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Archive for the ‘time management’ Category

The Dark Side of Christian Celebrity:  We love the rise and we love the fall. Both make for fantastic entertainment. I wonder sometimes if the reason we end up tearing down our celebrities is that we have elevated them to such a degree in the first place. Once we have done that, once we have put them on the biggest platforms and once we have given them publishing deals with the wealthiest publishers, there is really only one way for them to go, and it’s not up.

Help with holiness:  The Cripplegate has four solid book recommendations if you are interested in seriously knowing what God’s Word says about holiness.

Don’t Waste Your MRI:  Erik shares two spiritual lessons he took away from his MRI experience the other day.

Why You Should Celebrate Your Undone To-Do List:  David Murray thinks he may have just found a way to turn this daily self-torture into a cause for praise and rejoicing.

From 52home Christmas Shipping

TheLoveOfChristWeb-2

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Justin writes:

Life is busy. It isn’t that we don’t have good intentions when it comes to staying connected as a family, it’s just hard to be intentional.

I’ve never drifted into spiritual health. I’ve never seen our family drift into quality time together. We’ve never drifted into deep, meaningful, life-giving conversations. Those things have to be chosen.  .  . .

No matter what stage of life you are in, the next one won’t bring relief. You’ll have to create your pace of life or your pace of life will create you. 

Justin offers three questions to ask that will help you stay connected more with those you love most:

  • How much TV are we watching?
  • How many nights do we eat dinner together
  • Are we praying together?

Read more about these “Three Questions”

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This quote comes from a piece written by Randy Alcorn for women, but men can glean much from it as well. The examples in the rest of the article might need adapted depending who you are but the principle of the fine art of selection is the same:

The hardest lesson we learned in our first twenty years of marriage was this: Life is full of good, worthwhile, and meaningful programs, activities, organizations, causes, and ministry opportunities—the vast majority of which we cannot and should not be involved with!

It is not sufficient that something be good or important. It must be the best and most important for me, and God must show me that. Why? For the same reason that if I have a hundred dollars to spend on groceries this month, I should buy meat and milk and fruit and vegetables, not donuts and chips. Most good things I will never be able to do. If I try, I’ll burn out and end up dropping out of half of them and doing the rest poorly.

We sometimes mistake Christian busyness for true spirituality, failing to realize that over-commitment is no more honoring to God than under-commitment. In our relentless pursuit of spiritual success, we drag ourselves through a dizzy, busy, barren life. Our unspoken motto seems to be “Weariness is next to godliness.”

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“Do you want to be productive? Don’t get organized. Get enthralled. Get smitten. Get on fire. Really want to do something. Want to do it bad enough that you are willing to say no to good things that will inhibit your doing what you really want to do.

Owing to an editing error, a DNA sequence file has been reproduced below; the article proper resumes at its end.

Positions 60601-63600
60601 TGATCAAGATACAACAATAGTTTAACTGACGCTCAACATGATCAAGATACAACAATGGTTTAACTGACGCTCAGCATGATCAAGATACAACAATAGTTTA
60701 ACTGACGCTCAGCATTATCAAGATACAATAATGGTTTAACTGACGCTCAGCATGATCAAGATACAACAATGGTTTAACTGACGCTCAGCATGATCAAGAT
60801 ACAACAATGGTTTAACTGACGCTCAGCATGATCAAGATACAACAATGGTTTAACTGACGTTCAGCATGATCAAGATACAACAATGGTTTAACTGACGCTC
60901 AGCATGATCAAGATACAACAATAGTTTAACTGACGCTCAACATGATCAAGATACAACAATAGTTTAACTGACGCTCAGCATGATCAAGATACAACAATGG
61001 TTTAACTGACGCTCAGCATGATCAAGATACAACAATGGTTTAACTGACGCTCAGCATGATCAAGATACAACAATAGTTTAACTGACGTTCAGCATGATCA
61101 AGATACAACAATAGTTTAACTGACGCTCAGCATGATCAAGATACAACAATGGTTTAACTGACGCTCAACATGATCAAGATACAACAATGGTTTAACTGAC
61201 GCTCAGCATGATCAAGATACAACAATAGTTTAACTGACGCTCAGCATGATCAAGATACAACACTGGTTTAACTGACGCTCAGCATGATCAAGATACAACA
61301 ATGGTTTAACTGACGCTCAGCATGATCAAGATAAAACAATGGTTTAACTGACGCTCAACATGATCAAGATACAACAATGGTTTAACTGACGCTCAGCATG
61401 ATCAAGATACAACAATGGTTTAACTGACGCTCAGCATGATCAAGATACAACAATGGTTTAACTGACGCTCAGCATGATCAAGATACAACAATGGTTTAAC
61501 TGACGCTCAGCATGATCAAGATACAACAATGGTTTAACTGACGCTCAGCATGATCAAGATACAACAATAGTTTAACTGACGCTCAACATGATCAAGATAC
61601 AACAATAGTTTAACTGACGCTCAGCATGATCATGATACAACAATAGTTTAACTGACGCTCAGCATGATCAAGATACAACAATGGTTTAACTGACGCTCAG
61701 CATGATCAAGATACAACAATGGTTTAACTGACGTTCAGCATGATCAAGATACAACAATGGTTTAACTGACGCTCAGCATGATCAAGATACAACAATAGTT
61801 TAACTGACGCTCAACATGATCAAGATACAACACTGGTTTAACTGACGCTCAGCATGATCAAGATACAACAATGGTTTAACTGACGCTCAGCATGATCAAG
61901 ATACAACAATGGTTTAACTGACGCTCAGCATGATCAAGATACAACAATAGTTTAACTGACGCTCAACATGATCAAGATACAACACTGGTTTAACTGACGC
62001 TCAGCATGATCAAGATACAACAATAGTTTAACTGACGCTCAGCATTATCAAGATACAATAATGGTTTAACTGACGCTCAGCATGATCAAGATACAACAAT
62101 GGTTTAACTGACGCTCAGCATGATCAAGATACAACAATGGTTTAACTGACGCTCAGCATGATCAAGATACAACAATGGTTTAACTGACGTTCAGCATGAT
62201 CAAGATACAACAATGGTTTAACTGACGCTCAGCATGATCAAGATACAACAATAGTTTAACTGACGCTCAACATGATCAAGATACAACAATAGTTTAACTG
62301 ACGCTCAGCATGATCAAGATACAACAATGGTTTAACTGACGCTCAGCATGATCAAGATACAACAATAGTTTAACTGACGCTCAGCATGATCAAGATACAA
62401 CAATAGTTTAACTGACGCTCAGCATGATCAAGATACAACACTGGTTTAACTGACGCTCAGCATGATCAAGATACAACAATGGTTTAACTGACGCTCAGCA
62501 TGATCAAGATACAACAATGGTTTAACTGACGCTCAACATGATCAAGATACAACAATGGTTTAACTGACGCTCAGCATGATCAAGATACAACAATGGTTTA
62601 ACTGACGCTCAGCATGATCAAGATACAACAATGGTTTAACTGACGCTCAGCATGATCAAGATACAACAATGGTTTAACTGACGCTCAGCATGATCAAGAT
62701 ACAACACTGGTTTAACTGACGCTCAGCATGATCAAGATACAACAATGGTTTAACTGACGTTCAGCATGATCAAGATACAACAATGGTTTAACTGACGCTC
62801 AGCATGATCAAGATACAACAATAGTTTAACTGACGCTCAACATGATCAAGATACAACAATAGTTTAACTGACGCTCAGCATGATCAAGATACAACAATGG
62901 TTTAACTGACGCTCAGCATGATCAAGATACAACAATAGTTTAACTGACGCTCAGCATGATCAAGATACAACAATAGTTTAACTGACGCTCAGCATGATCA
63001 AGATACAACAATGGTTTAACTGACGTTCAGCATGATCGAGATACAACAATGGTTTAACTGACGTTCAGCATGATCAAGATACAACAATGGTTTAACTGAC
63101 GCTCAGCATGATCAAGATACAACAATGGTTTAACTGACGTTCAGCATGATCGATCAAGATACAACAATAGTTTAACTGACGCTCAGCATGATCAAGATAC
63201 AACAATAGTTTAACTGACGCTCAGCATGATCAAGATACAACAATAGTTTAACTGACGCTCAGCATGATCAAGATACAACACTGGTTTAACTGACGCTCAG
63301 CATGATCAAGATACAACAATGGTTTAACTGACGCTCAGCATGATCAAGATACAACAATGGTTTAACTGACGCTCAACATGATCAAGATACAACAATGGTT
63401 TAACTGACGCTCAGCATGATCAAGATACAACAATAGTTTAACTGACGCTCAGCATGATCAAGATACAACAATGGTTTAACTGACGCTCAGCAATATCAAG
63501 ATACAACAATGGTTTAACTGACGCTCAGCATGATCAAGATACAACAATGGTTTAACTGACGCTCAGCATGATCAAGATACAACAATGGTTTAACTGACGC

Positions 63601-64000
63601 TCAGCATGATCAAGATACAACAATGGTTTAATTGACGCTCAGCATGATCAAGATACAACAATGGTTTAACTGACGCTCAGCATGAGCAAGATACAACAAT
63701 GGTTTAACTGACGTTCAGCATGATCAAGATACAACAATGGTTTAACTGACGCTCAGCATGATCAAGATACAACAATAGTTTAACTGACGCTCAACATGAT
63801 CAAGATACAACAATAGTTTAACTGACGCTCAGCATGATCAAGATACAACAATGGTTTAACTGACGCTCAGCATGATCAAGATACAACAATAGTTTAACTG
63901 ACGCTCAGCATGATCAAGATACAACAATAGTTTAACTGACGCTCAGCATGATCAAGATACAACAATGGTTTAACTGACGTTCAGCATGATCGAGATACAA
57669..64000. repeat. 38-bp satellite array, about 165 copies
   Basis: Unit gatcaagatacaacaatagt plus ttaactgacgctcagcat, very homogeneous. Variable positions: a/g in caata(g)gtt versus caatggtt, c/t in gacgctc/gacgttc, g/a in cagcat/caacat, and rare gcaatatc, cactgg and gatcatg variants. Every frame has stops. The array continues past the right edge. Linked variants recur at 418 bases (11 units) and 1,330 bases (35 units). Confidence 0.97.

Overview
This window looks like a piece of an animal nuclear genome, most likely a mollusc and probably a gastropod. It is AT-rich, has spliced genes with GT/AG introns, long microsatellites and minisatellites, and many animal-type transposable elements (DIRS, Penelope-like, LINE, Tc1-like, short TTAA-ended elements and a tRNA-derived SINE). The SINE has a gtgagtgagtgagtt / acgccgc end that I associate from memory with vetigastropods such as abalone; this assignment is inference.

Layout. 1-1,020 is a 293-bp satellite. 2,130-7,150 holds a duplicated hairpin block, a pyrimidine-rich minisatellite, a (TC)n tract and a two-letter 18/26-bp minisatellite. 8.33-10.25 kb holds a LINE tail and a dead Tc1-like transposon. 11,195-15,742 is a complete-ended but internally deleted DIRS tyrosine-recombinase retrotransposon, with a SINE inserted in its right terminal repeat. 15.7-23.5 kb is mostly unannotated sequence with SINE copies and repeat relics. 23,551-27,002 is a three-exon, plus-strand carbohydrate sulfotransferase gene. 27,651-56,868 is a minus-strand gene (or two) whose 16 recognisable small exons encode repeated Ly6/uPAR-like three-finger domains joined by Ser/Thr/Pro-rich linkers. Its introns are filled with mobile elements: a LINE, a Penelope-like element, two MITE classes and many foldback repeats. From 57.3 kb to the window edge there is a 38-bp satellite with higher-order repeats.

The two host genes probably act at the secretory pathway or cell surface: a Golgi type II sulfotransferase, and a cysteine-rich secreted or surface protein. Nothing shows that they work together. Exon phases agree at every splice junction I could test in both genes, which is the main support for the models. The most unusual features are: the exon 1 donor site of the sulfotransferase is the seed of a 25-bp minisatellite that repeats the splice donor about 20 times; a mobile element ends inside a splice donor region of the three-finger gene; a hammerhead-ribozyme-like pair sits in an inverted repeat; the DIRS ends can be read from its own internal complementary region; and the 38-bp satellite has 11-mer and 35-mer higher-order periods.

Then work on organizing. Productivity systems will only help you when you know what you want to be productive about. Otherwise you’ll always have more books to read, projects to complete, emails to answer, people to meet than you can possibly organize. You’ll just shuffle stuff.

If you’re passionate, you will prioritize your time. If you’re dispassionate, you will dissipate your time.”

Jon Bloom

So what are you going to be passionate about this week? this month? this year?

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“Set priorities and let other people do the same.”–Kevin DeYoung who explains here about his next book and shares two stories that illustrate these two points.

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These five proven suggestions might help you better redeem the time today!

  1. Tackle the most difficult task first
  2. Divide the task into smaller tasks
  3. Set a mid-day alarm
  4. Dedicate yourself for a small period of time
  5. Schedule your tasks on the calendar

Read more about each of these steps in this post by Allen Schowengerdt.

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Carolyn McCulley shares a few thoughts on how Christians need to think Christianly about time management–because we believe in eternity.  Among the several ideas she states briefly is this one:

Productivity is not the same as fruitfulness. Fruitfulness is the eternal measurement—the multiplication of the work the Holy Spirit is doing in and through us. Productivity is task-oriented but those tasks aren’t necessarily fruitful when measured through eternal impact. I find I can get a lot done, but nothing that will be meaningful even next year much less in light of eternity. We will always have tasks like these to do, but are they crowding out what’s important?

Her other observations are very helpful as well and can be found here where she asks this question: As a follower of Christ, how do you think about and manage your time?

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